Phasing in Higher Still

WHILE THE offer of the Education Minister to set up a committee with trade union membership in order to oversee the self-phasing of Higher Still is worthy of detailed consideration, I regret that the omens are not good for an outcome which will safeguard the interests of teachers and pupils.

After the 1984-87 teachers' dispute, various attempts were made to control the phasing in of Standard grade, with the Educational Institute of Scotland's advice at the time being to "measure readiness in terms of availability of materials and resources, and in-service training of teachers".

Nationally, a joint EIS-Convention of Scottish Local Authorities group was set up, assisted later at regional level by local authority-union monitoring groups. Very little of substance was achieved by this machinery, and there were repeated failures to meet the terms of what had been agreed, which included abandonment of the "cascade" model of in-service training.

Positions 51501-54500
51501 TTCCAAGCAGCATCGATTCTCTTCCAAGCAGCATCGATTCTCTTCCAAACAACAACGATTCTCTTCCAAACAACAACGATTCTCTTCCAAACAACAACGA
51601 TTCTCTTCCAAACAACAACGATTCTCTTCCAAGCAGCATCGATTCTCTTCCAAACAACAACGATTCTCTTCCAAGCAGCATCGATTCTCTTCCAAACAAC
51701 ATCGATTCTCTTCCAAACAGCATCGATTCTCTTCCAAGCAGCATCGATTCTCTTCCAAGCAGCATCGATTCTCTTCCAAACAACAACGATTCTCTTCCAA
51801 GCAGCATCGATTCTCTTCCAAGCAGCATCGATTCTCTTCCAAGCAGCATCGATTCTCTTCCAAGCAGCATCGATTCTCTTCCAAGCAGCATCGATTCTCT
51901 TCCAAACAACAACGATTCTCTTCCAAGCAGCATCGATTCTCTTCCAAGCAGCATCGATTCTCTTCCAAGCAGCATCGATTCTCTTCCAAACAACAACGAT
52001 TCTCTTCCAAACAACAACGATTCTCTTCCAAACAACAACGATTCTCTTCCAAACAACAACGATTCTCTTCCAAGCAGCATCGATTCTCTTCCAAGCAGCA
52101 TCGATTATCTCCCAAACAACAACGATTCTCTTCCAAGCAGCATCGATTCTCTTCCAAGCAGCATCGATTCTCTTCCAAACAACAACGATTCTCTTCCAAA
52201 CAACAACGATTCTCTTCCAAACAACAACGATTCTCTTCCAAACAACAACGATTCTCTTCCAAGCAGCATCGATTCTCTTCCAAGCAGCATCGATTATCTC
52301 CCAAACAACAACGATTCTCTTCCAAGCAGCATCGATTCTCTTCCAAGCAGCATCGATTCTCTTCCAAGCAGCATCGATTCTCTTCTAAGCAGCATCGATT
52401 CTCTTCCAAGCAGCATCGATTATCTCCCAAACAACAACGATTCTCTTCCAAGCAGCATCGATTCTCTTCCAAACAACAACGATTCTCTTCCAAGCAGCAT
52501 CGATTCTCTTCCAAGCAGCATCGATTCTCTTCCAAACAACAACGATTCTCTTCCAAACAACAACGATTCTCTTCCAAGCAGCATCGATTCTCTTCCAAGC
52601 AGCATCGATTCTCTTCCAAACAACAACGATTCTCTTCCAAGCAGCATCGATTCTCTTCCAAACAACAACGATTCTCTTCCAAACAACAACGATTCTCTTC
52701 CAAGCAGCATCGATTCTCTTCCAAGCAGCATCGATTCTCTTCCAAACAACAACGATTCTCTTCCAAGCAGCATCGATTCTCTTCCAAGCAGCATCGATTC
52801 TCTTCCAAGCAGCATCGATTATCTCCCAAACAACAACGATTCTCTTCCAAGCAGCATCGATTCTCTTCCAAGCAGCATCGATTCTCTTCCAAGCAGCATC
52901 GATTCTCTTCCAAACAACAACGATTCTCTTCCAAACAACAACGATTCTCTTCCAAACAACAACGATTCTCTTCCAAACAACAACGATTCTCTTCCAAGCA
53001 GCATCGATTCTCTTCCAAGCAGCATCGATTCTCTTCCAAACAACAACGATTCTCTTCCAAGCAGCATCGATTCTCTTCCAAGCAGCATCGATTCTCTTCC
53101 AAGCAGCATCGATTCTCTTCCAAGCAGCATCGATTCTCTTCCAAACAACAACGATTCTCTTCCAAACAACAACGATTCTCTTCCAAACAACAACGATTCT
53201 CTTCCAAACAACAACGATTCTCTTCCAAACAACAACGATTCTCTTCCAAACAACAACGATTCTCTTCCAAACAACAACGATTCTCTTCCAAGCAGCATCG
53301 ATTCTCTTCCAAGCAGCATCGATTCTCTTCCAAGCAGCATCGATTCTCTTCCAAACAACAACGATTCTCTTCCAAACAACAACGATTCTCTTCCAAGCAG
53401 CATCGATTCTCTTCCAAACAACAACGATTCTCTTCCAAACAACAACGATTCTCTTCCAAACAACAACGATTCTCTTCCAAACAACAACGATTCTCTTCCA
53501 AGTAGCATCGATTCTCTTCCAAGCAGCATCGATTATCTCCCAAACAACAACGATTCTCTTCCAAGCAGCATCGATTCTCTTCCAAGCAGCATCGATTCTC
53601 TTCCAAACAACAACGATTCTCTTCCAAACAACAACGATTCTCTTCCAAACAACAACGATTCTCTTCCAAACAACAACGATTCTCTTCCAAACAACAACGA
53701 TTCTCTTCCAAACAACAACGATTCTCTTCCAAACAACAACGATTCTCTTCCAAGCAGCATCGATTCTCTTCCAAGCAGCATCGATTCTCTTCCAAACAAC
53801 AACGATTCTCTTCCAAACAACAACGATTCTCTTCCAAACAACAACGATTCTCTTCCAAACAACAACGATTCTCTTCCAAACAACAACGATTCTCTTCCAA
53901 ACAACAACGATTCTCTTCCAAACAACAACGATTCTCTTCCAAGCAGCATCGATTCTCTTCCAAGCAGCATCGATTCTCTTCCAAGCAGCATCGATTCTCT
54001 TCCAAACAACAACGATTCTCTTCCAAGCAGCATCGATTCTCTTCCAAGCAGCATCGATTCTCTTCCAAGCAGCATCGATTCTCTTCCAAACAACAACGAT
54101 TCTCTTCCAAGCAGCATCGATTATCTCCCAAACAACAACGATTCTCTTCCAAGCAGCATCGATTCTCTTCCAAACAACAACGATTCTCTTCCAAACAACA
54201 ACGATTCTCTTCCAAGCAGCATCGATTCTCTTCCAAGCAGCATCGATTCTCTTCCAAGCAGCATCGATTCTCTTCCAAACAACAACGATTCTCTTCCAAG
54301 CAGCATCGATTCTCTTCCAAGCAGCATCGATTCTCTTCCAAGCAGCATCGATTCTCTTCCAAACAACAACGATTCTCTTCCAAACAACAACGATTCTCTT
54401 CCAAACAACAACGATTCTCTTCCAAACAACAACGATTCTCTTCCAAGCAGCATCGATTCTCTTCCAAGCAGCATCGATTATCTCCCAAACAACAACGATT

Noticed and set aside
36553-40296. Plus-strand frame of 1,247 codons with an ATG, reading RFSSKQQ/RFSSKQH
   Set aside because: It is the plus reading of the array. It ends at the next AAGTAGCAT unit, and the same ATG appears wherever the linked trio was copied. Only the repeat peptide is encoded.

The outcome for teachers was that "self-phasing" became a discredited and corrupted term, such that bitter memories from that time still linger. The local monitoring groups limped on as talking shops into the 1990s and then gradually disappeared.

In the later nineties any attempt at self-phasing will require to recognise previous failure, but will require to do so within a much altered local authority structure and with substantial devolution to school managers.

Until now it has seemed that the minister has shared the mindset of the Higher Still administrators. The challenge to Helen Liddell is to outline in detail what she is now proposing and to prove beyond doubt that this will provide safeguards at the level of individual subject areas.

Peter Dickson Ardlui Gardens, Milngavie

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